Harper's Encyclopedia of United States History (ed. Benson Lossing), Blennerhassett, Harman, 1764- (search)
rietta, built an elegant mansion, furnished it luxuriantly, and there he and his accomplished wife were living in happiness and contentment, surrounded by books. philosophical apparatus, pictures, and other means for intellectual culture, when Aaron Burr entered that paradise, and tempted and ruined its dwellers. A mob of militiamen laid the island waste, in a degree. and Blennerhassett and his wife became fugitives in 1807. He was prosecuted as an accomplice of Burr, but was discharged. ThBurr, but was discharged. Then he became came a cotton-planter near Port Gibson. Miss., but finally lost his fortune, and, in 1819, went to Montreal, and there began the practice of law. In 1822, he and his wife went to the West Indies. Thence they returned to England, where Blennerbassett died, on the island of Guernsey, Feb. 1, 1831. His widow came back to the United States to seek, from Congress, remuneration for their losses; but, while the matter was pending, she also died (1842), in poverty, in the city of New York
Harper's Encyclopedia of United States History (ed. Benson Lossing), Burr, Aaron, 1716- (search)
Burr, Aaron, 1716- educator; born in Fairfield, Conn., Jan. 4, 1716; was of German descent; graduated atborn at Newark. N. .J., Feb. 6, 1756; a son of Rev. Aaron Burr, President of the College of New Jersey, and of acting brigade major for a while. He left the Aaron Burr. army in Canada. and joined the military family he became lieutenant-colonel of Malcolm's regiment. Burr distinguished himself in the battle of Monmouth in 1t of ill-health, he left the army in March, 1779. Burr was a born intriguer, and was naturally drawn towardber of the United States Senate from 1791 till 1797, Burr was a conspicuous Democratic leader in that body; ann favor of Jefferson on the thirty-sixth ballot, and Burr became Vice-President. In July, 1804, he killed Aleesulted in his trial for treason. In March, 1805, Burr's term of office as Vice-President ended, and he desleft office. With several nominal objects in view. Burr started for the Mississippi Valley in company with G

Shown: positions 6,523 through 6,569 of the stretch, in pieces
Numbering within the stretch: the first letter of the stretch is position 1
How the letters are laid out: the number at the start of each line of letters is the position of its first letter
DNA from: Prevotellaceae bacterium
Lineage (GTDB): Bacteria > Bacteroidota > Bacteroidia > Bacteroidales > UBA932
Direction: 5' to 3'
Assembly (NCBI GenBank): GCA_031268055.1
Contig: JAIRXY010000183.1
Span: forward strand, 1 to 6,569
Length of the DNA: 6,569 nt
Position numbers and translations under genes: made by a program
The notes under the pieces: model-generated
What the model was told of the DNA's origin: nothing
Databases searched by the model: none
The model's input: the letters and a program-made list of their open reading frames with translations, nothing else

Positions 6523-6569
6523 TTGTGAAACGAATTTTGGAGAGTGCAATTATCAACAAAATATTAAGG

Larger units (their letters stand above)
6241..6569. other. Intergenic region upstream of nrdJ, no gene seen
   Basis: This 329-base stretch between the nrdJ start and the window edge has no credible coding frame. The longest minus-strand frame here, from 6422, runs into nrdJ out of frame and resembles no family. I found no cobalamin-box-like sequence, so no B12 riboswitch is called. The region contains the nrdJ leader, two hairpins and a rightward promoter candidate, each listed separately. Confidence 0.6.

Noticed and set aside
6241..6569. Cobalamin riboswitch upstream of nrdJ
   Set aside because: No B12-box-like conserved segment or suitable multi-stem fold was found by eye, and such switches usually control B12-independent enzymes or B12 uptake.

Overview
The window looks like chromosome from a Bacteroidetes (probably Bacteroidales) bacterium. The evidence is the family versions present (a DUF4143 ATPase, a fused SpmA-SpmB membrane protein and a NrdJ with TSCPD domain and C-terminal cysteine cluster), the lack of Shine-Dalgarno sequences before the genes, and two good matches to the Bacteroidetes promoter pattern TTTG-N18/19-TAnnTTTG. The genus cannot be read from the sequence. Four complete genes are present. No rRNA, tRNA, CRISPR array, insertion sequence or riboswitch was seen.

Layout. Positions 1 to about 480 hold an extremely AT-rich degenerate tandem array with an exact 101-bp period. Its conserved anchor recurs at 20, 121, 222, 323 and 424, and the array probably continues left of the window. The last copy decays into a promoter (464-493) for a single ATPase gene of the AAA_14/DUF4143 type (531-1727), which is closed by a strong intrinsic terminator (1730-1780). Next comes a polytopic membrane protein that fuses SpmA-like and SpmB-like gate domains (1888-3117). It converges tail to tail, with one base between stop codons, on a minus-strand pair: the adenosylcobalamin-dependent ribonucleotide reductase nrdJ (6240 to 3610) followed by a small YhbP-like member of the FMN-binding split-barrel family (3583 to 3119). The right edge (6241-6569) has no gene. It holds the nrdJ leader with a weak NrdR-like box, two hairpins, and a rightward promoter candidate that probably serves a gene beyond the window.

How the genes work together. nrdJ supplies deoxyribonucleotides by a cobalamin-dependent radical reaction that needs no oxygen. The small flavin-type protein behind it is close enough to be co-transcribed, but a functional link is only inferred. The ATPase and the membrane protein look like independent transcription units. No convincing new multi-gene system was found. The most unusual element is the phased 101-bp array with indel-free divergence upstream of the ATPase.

Harper's Encyclopedia of United States History (ed. Benson Lossing), Carrington, Edward 1749-1810 (search)
Carrington, Edward 1749-1810 Military officer; born in Charlotte county, Va., Feb. 11, 1749; became lieutenant-colonel of a Virginia artillery regiment in 1776; was sent to the South; and was made a prisoner at Charleston in 1780. He was Gates's quartermaster-general in his brief Southern campaign. Carrington prepared the way for Greene to cross the Dan, and was an active and efficient officer in that officer's famous retreat. He commanded the artillery at Hobkirk's Hill, and also at Yorktown. Colonel Carrington was foreman of the jury in the trial of Aaron Burr (q. v). He died in Richmond, Va., Oct. 28, 1810. His brother Paul, born Feb. 24, 1733, became an eminent lawyer; was a member of the House of Burgesses, and voted against Henry's Stamp Act resolutions; but was patriotic, and helped along the cause of independence in an efficient manner. He died in Charlotte county, Va., June 22, 1818.
Harper's Encyclopedia of United States History (ed. Benson Lossing), Chase, Samuel 1741- (search)
nder (Callender, J. T.), and two on a late charge to a Maryland grand jury. Having been summoned by the Senate to appear for trial, he did so (Jan. 2, 1805), and asked for a delay until the next session. The boon was refused, and he was given a month to prepare for trial. His case excited much sympathy and indignation, even among the better members of the administration party. His age, his Revolutionary services, and his pure judicial character, all pleaded in his favor, and not in vain, for he was acquitted. The Senate—the tribunal before which he was tried—was presided over by Aaron Burr, Vice-President of the United States, who had returned from his flight southward after his duel with Hamilton. He had taken a seat in the Senate, notwithstanding his reputation was permanently blasted and an indictment for murder was impending over him. Judge Chase's trial served to check the overbearing demeanor of the judges on the bench which prevailed in his time. He died June 19, 1